The Horror Honeys: Forget Alex Forrest... Watch out for Alexandra!

Forget Alex Forrest... Watch out for Alexandra!

A Revenge Honey Review

Alexandra's Project (2003)

It's rare that I can say I have genuinely waited over a decade to see a movie. Don't Deliver Us from Evil would probably be on that list. But other than that, I don't often stay interested in a movie that long, mostly because I've discovered that with time, expectations get inflated. This is usually to my own detriment. However, one additional exception to the "waiting forever" rule was Australian film, Alexandra's Project. I heard about it not long after it was released because of how unbelievably controversial it was. And now that I have finally seen it, I can say that:

1) It totally lived up to my expectations.
2) It wasn't that shocking. But maybe I'm numb?

But I will say, if you thought Fatal Attraction was a cautionary tale about crossing a woman, you haven't seen anything yet...

The Plot: (I am going to be very careful about revealing details here, because I think the tension of this movie is half of its appeal.) Steve thinks he has it all: wonderful children, a loving wife, a fabulous job. So when he arrives home on his birthday to discover a surprise VHS tape made by his wife, Alexandra, he can't wait to see what it holds. Unfortunately, Alexandra has some secrets. And she plans on letting Steve know just why his life isn't what it seems, setting him up for a very unhappy birthday indeed.

Explaining just what it is about this film that is so mind-blowing without giving away spoilers is not easy. But I will do my best. Almost all of this marital revenge film is carried by its two leading stars and their performances are remarkable: specifically that of Helen Buday as Alexandra. Not only does she spend the majority of the film on camera, but the bulk of that time, she's naked. In most cases, this might seem gratuitous, but in Alexandra's Project, it not only suits the story, but gives Buday's performance an air of vulnerability that is astounding.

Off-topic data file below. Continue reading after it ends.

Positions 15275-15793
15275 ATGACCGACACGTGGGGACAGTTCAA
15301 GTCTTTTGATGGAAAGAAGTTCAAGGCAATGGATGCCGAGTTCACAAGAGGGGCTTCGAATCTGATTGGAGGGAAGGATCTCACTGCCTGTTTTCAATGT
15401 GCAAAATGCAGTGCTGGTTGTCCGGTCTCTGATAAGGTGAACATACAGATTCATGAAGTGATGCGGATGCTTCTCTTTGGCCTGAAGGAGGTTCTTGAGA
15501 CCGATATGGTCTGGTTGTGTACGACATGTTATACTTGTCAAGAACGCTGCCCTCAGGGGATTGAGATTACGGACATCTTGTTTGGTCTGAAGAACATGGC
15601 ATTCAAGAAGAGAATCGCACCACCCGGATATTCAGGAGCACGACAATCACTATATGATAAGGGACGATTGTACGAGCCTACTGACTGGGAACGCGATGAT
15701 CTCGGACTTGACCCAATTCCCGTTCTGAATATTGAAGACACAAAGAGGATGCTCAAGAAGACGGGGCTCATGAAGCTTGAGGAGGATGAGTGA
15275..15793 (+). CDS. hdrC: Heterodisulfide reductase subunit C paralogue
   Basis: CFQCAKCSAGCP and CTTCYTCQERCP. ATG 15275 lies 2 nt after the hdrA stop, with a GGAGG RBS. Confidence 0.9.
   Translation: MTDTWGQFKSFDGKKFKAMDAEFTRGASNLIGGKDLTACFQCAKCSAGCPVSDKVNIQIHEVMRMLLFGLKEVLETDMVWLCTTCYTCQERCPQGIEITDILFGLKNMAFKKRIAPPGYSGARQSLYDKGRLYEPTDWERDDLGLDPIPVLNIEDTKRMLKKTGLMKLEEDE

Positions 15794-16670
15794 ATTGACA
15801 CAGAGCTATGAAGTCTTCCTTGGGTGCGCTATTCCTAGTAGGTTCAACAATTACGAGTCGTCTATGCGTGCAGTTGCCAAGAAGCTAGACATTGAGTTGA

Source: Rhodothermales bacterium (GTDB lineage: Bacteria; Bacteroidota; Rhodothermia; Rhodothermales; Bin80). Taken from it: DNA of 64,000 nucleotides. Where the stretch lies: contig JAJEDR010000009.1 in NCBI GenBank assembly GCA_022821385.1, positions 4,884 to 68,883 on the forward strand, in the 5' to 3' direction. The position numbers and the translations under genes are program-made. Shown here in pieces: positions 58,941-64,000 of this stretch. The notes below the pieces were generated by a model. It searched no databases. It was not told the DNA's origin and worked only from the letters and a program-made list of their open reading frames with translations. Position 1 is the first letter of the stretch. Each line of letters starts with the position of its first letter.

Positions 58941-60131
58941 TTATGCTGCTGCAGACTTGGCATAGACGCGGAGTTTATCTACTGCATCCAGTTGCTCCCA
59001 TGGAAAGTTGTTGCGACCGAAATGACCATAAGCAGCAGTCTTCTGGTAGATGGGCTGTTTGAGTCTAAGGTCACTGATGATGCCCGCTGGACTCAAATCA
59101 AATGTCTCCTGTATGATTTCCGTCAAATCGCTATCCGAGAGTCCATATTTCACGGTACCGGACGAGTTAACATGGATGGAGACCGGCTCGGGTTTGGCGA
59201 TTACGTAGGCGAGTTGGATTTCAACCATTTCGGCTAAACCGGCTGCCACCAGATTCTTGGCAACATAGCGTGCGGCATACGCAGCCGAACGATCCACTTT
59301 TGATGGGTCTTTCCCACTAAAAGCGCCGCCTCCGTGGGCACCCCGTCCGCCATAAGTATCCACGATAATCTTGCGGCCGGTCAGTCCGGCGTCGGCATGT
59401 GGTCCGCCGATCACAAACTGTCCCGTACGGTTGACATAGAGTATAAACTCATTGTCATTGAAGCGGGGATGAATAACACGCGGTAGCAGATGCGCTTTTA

But never mistake Alexandra's vulnerability as weakness. Whether or not you agree with her actions throughout the film, it becomes clear early on that she is totally in control. I have read critiques of this film as "feminist propaganda," but I saw it as a logical 00's extension of the lessons learned from Fatal Attraction. Men may have been terrified by the prospect of stabbed or having their bunny boiled, but Alexandra's Project shows that are far worse fates waiting for a man that pushes a woman just an inch too far.

This film is most decidedly not for everyone. It is slow, but I found it to be paced expertly given the subject matter. When it was over, I wasn't 100% sure who the villain was, which I think is a astoundingly rare place to find yourself at the end of a movie. It is honest, full of tension, and wonderfully acted. Rolf de Heer's direction is even-handed and despite the fact we feel early on that Alexandra is the wronged party, de Heer is careful not to choose sides. Even when you're shocked at one party's behavior, you are left wondering just what it would take to drive you to your limits. While I may not have found it controversial, or shocking in a visceral sense, it absolutely shook me to my core.

What more can you ask of a movie that you waited 11 years to see?

Revenge Honey Rating: 4 1/2 out of 5 Bummer Birthday Gifts